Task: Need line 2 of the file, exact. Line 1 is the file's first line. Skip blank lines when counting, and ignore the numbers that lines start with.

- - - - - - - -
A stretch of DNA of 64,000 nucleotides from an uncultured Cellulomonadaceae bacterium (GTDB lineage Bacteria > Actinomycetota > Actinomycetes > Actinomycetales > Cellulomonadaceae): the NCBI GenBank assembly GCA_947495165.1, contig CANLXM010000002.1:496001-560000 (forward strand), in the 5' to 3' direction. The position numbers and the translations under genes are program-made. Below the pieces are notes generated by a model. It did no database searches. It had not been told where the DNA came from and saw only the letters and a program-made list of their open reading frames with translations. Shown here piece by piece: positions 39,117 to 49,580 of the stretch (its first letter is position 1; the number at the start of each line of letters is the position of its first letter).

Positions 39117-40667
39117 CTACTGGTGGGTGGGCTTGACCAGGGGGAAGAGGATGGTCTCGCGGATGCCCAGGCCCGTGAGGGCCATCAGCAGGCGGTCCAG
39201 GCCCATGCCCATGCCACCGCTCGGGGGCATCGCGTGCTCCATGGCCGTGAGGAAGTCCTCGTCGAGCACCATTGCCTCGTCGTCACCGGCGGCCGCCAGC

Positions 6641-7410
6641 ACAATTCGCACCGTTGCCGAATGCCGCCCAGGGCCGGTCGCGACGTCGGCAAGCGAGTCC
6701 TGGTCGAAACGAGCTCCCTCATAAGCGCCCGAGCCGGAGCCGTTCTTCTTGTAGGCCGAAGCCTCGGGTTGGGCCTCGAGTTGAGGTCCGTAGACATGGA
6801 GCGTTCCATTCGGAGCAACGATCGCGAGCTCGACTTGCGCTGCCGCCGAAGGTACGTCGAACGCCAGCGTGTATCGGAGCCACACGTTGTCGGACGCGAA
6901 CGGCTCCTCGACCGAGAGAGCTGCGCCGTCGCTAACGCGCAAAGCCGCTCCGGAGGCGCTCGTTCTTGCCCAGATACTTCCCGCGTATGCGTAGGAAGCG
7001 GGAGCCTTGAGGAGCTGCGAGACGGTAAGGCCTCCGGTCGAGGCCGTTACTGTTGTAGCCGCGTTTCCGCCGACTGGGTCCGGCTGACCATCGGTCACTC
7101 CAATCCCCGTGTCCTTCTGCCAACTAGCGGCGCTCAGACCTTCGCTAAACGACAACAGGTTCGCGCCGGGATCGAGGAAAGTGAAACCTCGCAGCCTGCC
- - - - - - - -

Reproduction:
Positions 39117-40667